Today's American Indians in Texas In Texas, just three federally recognized tribes remain: the Alabama-Coushatta, Tigua, and Kickapoo.
The first Americans came to what is now Texas about 12,000 years ago. The state was part of a large land mass called Beringia that included most of North America. About 7,000 years ago, a series of ice ages caused sea levels to drop, forming large lakes in what is now Texas. People built boats from wood and animal skin that they used to travel across the water.
About 5,500 years ago, people began to move back into the area that would become Texas. They built new villages near the lakes and traded with other groups for tools, clothes, and weapons. This is when the first Europeans arrived in Texas. The colonists made their way down the Atlantic Coast from Europe, using the boats created by the first Americans to get them here.
In 1540, Spanish explorer Hernando de Soto led an expedition into what is now Texas looking for gold. Although he never found any gold, de Soto wrote about many Indian villages along the rivers in the area. After de Soto's visit, no one visited these places again until 1838. That's when American settlers moved into the area.
McAllen is home to the state-recognized Lipan Apache Tribe of Texas.
The Alabama-Coushatta Tribe of Texas is based in Robeline, Louisiana, but they were once a powerful tribe that lived along the banks of both branches of the Alabama River in southeastern Texas. They are now only one of several small groups of Indians who call themselves Alabama-Coushatta Indians today. The tribe has never been large, and estimated numbers range from 150 to 350 people. The Alabama-Coushatta were among the first Native Americans to receive federal recognition after Oklahoma became a state in 1907.
The Tigua Indians of Texas are descendants of refugees who escaped slavery in North Carolina and Virginia and traveled through Texas to reach their current homeland in South Texas. There are only about 100 Tiguas left in South Texas, most living on a reservation set up by the federal government near Pharr, south of Corpus Christi. The Tiguas were one of the first tribes to receive federal recognition after Texas became a state in 1846.
As a result, despite the state's vast size, just three reserves exist in Texas today. The Alabama-Coushatta Indian Reservation is located immediately east of Houston, while the two other tribes, the Tiguas and the Kickapoo, dwell in the Rio Grande Valley.
Both the Alabama-Coushatta and the Kickapoo Reservations were created by executive order from the president of the time. The Tigua Reservation was established by treaty with the United States government.
All three reservations have jurisdiction over oil and gas leases on their lands, which generate revenue for the tribes. They also receive federal assistance funds to help them run their governments and administer their affairs.
The Alabama-Coushatta Tribe has 1,500 members, while the Kickapoo Tribe has about 1,000 people. The Tigua population is estimated at 6,000.
Many Texans know the story of the Alabaman who lived among a tribe of Indians near Houston. In fact, the first white man to see the Alabama River was a Spanish explorer. But it wasn't until 1848 that any Indian settlements were found there. At that time, American settlers arrived and began buying land from the Indians. By 1850, most of the Indians had been moved off their lands and given small parcels elsewhere. Some went to Oklahoma, while others stayed in Texas.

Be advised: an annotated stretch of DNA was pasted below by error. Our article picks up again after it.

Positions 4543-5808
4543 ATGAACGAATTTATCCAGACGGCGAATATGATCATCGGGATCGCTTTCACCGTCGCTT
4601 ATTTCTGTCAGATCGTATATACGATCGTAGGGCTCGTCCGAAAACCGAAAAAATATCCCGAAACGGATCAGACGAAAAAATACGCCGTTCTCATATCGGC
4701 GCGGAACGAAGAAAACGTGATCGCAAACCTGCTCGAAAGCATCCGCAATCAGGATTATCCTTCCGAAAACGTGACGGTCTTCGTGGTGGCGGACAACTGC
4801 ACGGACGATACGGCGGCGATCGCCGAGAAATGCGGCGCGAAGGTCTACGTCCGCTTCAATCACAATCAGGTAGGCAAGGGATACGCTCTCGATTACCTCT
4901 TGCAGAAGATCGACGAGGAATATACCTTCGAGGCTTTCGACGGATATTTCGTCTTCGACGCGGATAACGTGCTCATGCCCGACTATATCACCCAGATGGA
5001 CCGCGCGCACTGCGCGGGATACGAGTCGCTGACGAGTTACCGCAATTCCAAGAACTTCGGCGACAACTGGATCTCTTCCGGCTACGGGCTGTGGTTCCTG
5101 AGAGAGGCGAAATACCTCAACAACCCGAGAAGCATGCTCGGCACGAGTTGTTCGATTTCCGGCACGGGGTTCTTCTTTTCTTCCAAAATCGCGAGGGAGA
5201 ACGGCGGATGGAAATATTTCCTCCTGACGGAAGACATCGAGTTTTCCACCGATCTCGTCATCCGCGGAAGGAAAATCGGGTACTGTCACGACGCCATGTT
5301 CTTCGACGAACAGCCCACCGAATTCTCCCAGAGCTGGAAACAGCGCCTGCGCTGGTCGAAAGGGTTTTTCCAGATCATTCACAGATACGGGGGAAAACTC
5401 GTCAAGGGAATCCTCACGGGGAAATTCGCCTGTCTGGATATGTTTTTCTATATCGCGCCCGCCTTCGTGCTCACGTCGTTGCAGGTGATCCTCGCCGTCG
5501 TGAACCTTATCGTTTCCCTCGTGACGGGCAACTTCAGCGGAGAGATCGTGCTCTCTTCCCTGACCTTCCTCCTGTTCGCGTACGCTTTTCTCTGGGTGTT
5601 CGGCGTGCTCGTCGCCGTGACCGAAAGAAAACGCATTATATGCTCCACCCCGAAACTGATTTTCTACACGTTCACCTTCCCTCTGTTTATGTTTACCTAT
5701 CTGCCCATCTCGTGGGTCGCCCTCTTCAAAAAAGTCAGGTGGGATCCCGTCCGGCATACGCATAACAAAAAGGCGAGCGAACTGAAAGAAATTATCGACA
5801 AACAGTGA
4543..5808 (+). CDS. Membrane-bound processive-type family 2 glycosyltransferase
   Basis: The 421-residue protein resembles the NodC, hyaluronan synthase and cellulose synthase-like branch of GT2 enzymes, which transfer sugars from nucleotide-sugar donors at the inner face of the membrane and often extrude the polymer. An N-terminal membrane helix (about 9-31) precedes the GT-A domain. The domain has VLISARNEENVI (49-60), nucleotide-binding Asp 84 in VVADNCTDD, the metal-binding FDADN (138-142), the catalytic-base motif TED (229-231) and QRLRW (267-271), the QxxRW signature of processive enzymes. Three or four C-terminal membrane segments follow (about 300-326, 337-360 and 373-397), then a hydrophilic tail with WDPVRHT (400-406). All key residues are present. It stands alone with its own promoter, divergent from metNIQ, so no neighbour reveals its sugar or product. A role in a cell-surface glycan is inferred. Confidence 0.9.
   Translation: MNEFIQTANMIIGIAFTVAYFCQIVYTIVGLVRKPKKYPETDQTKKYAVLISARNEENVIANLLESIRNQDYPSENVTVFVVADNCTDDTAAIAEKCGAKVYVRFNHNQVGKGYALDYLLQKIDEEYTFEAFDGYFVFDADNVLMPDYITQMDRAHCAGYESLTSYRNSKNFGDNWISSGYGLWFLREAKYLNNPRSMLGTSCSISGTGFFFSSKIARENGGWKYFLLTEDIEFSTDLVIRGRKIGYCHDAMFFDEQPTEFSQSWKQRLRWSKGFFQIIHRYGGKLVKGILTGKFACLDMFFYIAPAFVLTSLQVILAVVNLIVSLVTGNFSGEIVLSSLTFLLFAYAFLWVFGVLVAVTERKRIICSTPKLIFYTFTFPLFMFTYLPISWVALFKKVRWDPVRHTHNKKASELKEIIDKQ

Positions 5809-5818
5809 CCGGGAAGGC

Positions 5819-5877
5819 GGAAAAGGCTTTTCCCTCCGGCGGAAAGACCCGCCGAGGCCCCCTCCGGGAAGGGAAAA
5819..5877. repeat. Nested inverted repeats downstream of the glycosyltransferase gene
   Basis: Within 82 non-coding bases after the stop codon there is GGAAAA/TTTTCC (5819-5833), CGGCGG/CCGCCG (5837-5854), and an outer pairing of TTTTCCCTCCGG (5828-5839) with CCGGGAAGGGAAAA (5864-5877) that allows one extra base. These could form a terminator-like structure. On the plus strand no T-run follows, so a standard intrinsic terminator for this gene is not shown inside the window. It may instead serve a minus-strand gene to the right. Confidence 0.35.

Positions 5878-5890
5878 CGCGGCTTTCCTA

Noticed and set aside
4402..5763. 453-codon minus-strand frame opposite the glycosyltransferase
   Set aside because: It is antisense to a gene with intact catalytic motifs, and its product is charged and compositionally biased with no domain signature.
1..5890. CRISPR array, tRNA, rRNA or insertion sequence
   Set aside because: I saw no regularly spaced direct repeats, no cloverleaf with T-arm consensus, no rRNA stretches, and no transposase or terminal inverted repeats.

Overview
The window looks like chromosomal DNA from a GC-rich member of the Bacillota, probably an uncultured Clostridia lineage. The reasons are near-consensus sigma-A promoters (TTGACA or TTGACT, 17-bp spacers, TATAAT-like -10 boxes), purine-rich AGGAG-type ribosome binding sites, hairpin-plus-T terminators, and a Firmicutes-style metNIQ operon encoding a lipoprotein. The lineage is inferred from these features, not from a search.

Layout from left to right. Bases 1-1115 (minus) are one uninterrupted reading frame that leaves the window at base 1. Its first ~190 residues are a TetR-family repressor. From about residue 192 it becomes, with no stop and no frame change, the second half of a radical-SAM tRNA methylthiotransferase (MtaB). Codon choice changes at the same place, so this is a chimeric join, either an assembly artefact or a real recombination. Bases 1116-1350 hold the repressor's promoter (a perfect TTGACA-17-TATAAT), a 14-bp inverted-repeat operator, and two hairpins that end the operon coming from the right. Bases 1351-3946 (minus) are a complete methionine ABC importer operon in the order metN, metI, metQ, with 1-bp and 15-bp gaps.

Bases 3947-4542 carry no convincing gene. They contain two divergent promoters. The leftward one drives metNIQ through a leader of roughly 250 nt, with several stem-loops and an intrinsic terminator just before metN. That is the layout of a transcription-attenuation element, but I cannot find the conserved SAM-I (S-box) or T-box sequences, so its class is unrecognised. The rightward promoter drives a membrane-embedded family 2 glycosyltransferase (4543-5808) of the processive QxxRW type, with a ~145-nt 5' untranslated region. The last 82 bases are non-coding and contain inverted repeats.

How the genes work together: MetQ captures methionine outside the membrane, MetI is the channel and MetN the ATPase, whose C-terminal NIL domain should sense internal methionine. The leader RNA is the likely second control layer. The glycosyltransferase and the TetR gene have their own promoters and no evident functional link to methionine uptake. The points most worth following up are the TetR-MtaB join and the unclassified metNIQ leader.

Texas, on the other hand, has only three surviving small reservations, two of which, the Alabama-Coushatta in East Texas and the Kickapoo on the Rio Grande, were established for immigrant Native Americans, i.e. tribes that were forced into Texas from their original homelands in the eastern United States. The third reservation is the tiny Laredo Indian Community, which was created in 1951 for Hispanic Indians who had been displaced by war or poverty.
In addition to these three reservations, there are several smaller areas where Native Americans live near major cities without securing legal rights to do so. Some are homeless encampments; others are run down trailer parks. But one such group lives on a large estate in Houston's River Oaks neighborhood with clear title to the land they occupy.
In August 2010, the New York Times reported that some Native Americans in Texas believe they should be given tribal status if they want it, so they can obtain better health care and education opportunities for their families. But no official action has yet been taken toward this end.
For millennia, many indigenous peoples, including the Apache, Caddo, Comanche, Kiowa, and Wichita tribes, have lived in what is now known as the state of Texas in the United States. There are now three federally recognized and two state-recognized Native American tribes in Texas.
The first Europeans to arrive in what is now Texas were Spanish explorers on their way to Mexico. They came by sea and landed at several locations including present-day Houston. In 1687, France claimed ownership of Louisiana including what is now Texas. The following year, Spain agreed that Louisiana was part of a trading route called la ruta de los españoles (the road of the Spaniards). In 1766, Britain acquired French Louisiana, including Texas. In 1803, America's independence from Britain enabled its citizens to claim any land they could see from their shores. The Republic of Texas became the first country to assert its claim to what is now Texas when it signed a treaty with the United States in 1836. After wars with Mexico and the United States, Texas joined the latter country in 1845.
You may have heard that there were buffalo in Texas long before there were cars in California. This isn't true. California had more than 1 million buffalo grazing lands in 1849, when Texas didn't even exist yet! But Texas did have native people who used the buffalo for food, clothing, and shelter.